Selfless Margaret recognised in Queen’s New Year’s Honours List for support for asylum seekers

Margaret Gregg from East Boldon said she “didn’t believe it at first” after being informed she was receiving a British Empire Medal as part of the Queen’s New Year’s Honours List.

Margaret, 80, has received the prestigious accolade for her services to asylum seekers and refugees.

She said: “I got a letter from the Cabinet a few weeks ago. I have a friend who was previously part of the Queen’s Honours List and so I knew what it was but I just didn’t believe it.”

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Dedicated Margaret has spent the last 20 years since her retirement, carrying out voluntary support work from the centre’s base at South Tyneside Asylum Seeker And Refugee Church Help in Laygate, South Shields.

The former nurse helped to establish the centre which provides practical and emotional support to asylum seekers and refugees. This includes providing language interpretation and English lessons as well as help integrating into local communities.

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The centre also provides families with financial support along with second-hand household goods, clothing and help with food bank access where needed.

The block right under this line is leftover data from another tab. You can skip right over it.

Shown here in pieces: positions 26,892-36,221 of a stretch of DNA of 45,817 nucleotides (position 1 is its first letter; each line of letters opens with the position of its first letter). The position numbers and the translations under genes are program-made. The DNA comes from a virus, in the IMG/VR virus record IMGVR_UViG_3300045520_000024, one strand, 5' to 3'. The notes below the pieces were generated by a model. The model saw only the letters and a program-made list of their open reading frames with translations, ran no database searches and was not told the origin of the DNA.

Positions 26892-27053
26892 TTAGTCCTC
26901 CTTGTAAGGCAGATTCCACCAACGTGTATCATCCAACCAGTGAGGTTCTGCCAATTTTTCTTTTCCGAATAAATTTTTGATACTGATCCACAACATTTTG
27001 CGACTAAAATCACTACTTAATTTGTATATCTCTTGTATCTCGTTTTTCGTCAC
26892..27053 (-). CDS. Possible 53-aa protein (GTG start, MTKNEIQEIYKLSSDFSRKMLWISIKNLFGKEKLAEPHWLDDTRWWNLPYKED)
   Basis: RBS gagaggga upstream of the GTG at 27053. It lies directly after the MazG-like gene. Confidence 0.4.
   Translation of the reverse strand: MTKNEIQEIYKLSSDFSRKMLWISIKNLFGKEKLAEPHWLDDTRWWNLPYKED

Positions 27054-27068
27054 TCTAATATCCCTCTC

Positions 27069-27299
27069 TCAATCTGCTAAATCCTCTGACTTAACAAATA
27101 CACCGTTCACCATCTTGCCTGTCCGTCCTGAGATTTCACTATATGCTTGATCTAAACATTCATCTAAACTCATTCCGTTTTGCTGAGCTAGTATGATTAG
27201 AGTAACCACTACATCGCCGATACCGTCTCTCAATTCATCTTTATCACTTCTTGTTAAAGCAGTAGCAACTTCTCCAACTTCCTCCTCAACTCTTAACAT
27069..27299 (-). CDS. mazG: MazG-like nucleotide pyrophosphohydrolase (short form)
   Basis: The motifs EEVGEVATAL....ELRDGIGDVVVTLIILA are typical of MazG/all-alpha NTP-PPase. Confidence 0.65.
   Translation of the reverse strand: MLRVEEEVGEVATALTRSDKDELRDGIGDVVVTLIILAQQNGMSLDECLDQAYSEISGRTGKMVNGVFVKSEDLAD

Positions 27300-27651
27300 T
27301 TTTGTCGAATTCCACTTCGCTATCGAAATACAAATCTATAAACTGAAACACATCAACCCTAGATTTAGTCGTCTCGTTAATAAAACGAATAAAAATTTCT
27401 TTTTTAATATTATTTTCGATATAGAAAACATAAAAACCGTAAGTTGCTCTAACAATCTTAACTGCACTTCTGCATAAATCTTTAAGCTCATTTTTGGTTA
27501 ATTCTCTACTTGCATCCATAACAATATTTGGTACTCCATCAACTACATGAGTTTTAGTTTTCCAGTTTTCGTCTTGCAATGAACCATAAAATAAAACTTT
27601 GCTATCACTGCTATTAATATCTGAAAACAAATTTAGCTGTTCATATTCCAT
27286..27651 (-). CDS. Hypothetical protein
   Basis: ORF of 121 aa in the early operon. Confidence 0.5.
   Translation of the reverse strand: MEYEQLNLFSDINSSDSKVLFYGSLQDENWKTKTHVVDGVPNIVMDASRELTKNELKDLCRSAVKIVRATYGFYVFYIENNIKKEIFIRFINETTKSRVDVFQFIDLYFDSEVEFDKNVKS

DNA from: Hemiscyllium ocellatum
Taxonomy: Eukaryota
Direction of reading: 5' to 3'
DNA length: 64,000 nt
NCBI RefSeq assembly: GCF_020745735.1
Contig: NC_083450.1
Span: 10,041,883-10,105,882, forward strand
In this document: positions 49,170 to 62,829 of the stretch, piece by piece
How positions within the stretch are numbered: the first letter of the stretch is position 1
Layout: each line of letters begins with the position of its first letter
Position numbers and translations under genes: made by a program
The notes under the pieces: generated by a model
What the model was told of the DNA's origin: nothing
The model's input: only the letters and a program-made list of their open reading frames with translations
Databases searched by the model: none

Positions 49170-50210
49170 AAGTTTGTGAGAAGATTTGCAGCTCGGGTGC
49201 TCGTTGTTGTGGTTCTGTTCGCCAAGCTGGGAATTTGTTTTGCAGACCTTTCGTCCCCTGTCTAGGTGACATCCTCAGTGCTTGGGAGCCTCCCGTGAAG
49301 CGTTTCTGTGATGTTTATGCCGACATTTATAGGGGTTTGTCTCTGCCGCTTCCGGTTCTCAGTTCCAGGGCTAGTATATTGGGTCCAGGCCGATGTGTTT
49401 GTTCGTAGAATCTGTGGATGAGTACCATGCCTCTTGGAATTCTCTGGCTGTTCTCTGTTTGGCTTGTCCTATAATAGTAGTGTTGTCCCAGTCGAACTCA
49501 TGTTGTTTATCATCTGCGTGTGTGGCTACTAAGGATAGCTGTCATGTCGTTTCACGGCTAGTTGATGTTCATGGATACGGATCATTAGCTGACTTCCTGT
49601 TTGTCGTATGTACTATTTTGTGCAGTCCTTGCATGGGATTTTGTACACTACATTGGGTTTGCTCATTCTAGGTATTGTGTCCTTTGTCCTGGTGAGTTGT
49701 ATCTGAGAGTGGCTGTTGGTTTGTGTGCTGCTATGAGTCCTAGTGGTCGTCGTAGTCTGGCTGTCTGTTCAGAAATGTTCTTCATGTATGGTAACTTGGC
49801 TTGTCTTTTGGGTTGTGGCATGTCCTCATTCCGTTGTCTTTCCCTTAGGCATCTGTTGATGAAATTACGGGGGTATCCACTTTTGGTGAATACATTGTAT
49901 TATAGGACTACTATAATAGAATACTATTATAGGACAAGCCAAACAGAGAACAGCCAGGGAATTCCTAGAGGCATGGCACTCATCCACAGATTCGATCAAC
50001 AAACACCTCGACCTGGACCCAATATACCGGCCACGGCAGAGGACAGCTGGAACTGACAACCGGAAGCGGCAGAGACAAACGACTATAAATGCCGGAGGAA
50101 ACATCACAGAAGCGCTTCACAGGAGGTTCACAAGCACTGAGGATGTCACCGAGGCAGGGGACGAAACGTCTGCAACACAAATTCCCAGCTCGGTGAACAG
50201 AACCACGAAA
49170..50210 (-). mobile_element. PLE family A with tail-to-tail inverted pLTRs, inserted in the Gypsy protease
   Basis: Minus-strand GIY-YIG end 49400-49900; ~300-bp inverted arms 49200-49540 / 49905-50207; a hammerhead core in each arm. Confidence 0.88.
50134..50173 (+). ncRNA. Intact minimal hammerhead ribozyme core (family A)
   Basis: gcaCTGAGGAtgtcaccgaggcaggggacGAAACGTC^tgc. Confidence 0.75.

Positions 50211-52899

Margaret said: “I am so passionate about what we do. Refugees get a lot of bad press but these people have been through so much, many of them fleeing war and persecution. The situation has only increased recently with what is happening in Afghanistan.

Margaret Gregg, 80, with her letter from the Cabinet Office informing her of the BME awarded to her in this year's New Year's Queens Honours List.

"Everyone in our community has generally been supportive of our refugees and asylum seekers and made them feel very welcome.”

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It’s a passion which has led to Margaret fighting the cause of asylum seekers with both local and national politicians. Margaret is upset by the recent scenes of people boarding overcrowded inflatable boats in a desperate bid to cross the English Channel to seek asylum.

She said: “It’s very sad to see and we need to do more. All these people want is a safe place of refuge.”

Even with the onset of the Covid pandemic, and despite having to shield, Margaret continued to support refugees by making home visits, delivering food parcels or donated clothes, organising the transport of furniture and helping new arrivals settle in by explaining how to register with doctors or finding local schools or colleges.

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She is now looking forward to receiving her medal in a ceremony at Buckingham Palace.

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